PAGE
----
Sixteen years ago, my full-term baby—my only child— was born still. Shortly afterward, I had a miscarriage, but the ache for my daughter was all-encompassing, diminishing my capacity to mourn any loss beyond her, even for the 13-week fetus who’d come and gone six months later.
I’m childless and a bereaved mother who never experienced the joys and trials of motherhood; I only imagined and observed them.
As one must do after a loss, I eventually picked myself up, walked forward, and moved my life in new directions. Time soothed the grief, though it will never come to a full stop.
I expect that unexpected bursts of sorrow will find me for the rest of my days.
But that’s okay. I’ve lived long enough to know that our human hearts keep regenerating if we allow them to, and moments of sorrow are flanked by moments of joy, happiness, and delight.
My life is good, and I’m okay.
I wonder if he is? The father of my child.
Good relationships buckle under the strain of losing a baby; weak relationships collapse. That was our story.
We had not been strong enough to endure our double-punch losses, and we’d parted ways before reaching our daughter’s first birthday—aka the day she’d died.
The flimsy stitches holding us together unraveled in our last months, and we ended our union with utter certitude.
I marked her first birthday without him, and recall that in addition to lamenting my daughter’s absence, I felt guilty that her father and I were unable to grieve as a couple.
We were failing at parenthood, even in her death.
For years, I’ve navigated my daughter’s birthday and Mother’s Day with rituals that comfort me.
I sometimes indulge my imagination with scenes of an alternate life where my daughter is growing up beside me. There she is on my lap, her chubby toddler fingers gripping a sippy cup while I read her a favorite book.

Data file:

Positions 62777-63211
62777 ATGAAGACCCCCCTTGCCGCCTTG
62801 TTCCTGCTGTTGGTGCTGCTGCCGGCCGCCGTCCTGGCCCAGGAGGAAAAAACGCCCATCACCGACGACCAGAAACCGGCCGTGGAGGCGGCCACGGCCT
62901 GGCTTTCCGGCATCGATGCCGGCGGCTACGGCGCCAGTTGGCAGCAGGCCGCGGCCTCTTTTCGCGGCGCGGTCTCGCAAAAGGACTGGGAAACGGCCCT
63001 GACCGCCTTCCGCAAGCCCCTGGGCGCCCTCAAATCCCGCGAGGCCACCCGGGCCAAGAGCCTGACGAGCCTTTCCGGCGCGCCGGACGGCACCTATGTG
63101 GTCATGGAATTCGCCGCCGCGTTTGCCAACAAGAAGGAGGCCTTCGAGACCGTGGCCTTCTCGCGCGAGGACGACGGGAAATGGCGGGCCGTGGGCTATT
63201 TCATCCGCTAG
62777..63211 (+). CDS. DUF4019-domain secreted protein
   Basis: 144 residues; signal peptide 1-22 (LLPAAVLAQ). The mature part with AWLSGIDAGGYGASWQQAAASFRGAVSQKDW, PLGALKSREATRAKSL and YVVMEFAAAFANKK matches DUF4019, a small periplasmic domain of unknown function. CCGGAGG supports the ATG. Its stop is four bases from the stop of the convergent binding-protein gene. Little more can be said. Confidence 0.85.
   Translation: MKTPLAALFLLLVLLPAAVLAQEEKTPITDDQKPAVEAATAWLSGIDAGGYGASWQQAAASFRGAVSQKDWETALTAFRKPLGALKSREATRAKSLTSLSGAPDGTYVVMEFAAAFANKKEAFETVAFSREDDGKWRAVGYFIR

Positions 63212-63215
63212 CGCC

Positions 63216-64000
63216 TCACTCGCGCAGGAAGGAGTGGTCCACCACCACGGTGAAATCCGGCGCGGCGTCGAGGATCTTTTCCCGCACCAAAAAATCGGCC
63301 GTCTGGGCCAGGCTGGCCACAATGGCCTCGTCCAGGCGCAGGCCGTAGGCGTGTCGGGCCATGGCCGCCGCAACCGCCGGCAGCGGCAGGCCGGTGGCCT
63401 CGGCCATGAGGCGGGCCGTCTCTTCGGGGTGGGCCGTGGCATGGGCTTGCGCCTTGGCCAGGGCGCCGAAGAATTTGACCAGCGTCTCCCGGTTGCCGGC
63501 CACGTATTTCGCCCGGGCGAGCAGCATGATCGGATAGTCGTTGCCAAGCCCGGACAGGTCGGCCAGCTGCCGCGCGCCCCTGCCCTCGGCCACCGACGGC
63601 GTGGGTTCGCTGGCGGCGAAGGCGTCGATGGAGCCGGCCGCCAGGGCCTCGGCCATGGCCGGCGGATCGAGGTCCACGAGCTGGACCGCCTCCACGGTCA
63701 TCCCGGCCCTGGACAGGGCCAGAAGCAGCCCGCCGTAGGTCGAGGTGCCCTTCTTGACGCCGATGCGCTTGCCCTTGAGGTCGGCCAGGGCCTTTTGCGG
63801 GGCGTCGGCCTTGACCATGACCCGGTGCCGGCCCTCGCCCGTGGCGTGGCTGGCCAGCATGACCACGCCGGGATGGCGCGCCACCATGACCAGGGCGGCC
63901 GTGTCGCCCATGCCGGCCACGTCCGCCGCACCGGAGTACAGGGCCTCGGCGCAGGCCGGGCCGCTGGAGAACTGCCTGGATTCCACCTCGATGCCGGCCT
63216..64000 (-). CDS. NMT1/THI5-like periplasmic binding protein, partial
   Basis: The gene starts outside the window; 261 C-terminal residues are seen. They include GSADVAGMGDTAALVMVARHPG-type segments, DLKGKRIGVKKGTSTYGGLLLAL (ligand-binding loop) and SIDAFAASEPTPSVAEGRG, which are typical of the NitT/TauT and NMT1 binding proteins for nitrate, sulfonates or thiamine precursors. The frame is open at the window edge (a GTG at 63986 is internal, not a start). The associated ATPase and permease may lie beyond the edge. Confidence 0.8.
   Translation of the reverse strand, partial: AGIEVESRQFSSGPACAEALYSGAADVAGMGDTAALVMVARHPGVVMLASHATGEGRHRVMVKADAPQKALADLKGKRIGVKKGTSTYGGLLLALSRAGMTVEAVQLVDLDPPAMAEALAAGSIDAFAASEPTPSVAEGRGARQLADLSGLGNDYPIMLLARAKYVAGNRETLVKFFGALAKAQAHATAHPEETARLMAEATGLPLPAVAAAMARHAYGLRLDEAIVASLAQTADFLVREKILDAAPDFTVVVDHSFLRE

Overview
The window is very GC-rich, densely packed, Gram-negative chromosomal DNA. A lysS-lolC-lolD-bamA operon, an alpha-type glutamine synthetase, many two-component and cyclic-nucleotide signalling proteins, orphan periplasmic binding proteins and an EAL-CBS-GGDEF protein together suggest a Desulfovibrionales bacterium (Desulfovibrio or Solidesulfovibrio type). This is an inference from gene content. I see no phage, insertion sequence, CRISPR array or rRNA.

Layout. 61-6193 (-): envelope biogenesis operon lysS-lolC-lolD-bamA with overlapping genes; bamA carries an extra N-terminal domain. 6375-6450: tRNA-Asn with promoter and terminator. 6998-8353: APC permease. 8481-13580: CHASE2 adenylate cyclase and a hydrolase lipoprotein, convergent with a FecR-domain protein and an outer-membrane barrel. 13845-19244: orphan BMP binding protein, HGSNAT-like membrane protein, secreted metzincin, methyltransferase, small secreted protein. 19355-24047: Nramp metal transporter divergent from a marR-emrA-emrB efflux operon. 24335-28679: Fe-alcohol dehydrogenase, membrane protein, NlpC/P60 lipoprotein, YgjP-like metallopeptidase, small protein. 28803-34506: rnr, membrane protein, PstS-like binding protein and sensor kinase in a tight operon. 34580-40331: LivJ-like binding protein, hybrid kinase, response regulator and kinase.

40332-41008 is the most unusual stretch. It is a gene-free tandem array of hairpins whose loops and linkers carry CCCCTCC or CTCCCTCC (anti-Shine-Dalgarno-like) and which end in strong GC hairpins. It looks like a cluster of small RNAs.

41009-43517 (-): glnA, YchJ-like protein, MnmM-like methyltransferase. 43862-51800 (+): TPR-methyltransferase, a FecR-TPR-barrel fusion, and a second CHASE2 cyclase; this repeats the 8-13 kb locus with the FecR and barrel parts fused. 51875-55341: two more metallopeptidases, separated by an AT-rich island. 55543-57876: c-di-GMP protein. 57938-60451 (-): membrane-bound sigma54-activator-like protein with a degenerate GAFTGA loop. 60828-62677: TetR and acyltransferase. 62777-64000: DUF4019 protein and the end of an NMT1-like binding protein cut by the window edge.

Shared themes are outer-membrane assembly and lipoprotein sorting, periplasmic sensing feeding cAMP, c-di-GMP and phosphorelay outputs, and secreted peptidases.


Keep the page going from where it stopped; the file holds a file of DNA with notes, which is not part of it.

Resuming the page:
Or, I watch her squeal with pleasure when she finds a dollar bill left by the tooth fairy.
Or, I cook her favorite dinner while she plows through her homework at the kitchen table.
Or, I ask about her favorite part of the museum, play, or concert we’d attended together.
Like me, her father is sentimental and very much wanted to be a parent.
I wonder how he’s stayed connected to her? What is her birthday like for him? What scenes of an alternate life with his daughter has he conjured over the years?
Perhaps he’s imagined her growing up beside him in his garage, surrounded by tools that he wields to build and repair anything. He shows her how to fix a leaky faucet, build a deck, and remodel a kitchen.
He buckles her up in his truck, and off they go, picking up lumber at the hardware store, selecting young trees to plant in the yard, singing along to his country music as they dash about town.
During our pregnancy, he and I joked that our daughter would have temperamental whiplash because we were so different.
We’d already assigned each other roles in our family picture: I’d nurture her intellectual curiosity, and he’d give her practical life skills. She’d have a book in one hand and a power drill in the other.
Our daughter inexplicably died while we awaited labor, shattering our hearts and the picture of our future family. Her death broke us, too.
We’d clung to each other in the early months as we made our way through the raw pain.
But once we found our footing, our differences seemed to expand in her absence, and they ultimately drove an intractable wedge between us.
Without a baby to join us in our prepared nest, her father and I flew off in separate directions.
Where exactly he landed and what his life looks like now, I do not know.
But of one thing I’m sure: we will be connected, through our daughter, forever.
Despite our sad ending, he deserves a nod of appreciation. For me, our daughter’s birth and death reoriented my way of being in the world for the better: greater compassion, more profound appreciation for nature, simpler values.
I’d so wanted to be a mother in the fullest sense of the word, but I’m so grateful for the gifts I’ve received without her. Inextricably linked to these gifts is her father.
I hope the years have been kind to him, and that time transformed his sorrow, too.
I like to remember what drew me to him when we’d first met: his gregarious heart, creative ingenuity, and wry wit.
Perhaps now, these very best parts of him radiate in all he does.
And maybe he knows that these are the very traits our daughter would have loved in him, too.